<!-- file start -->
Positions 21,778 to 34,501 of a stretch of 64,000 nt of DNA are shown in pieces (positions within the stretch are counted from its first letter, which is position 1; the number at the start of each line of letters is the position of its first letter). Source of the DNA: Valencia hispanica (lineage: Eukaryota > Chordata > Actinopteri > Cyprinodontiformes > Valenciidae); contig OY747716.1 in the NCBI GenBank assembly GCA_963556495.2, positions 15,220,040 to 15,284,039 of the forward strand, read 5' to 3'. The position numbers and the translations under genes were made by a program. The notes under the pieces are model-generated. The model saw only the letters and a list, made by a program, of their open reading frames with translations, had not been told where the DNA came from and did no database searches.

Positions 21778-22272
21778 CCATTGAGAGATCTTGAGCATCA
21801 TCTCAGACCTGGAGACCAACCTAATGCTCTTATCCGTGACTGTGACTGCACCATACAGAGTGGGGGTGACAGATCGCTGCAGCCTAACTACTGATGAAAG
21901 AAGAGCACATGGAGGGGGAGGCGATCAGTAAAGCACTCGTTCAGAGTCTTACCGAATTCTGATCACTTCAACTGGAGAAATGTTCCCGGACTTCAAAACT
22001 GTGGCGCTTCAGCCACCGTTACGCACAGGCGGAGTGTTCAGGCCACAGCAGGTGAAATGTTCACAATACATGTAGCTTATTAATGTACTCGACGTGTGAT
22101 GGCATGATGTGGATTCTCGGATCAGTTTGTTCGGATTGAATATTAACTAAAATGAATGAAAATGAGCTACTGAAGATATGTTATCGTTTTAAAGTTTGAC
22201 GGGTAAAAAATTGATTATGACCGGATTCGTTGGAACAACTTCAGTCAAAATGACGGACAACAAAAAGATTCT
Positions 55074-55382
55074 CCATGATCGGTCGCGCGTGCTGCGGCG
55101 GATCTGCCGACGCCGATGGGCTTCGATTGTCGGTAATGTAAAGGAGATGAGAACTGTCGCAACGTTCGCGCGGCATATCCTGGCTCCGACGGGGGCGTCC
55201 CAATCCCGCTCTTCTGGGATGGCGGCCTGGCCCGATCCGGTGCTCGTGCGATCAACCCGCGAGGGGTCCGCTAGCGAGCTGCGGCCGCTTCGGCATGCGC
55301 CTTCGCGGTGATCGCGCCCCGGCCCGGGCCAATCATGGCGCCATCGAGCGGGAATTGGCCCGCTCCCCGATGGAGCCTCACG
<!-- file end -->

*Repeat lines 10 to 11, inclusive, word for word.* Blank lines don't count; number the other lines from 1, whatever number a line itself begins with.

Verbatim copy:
55074 CCATGATCGGTCGCGCGTGCTGCGGCG
55101 GATCTGCCGACGCCGATGGGCTTCGATTGTCGGTAATGTAAAGGAGATGAGAACTGTCGCAACGTTCGCGCGGCATATCCTGGCTCCGACGGGGGCGTCC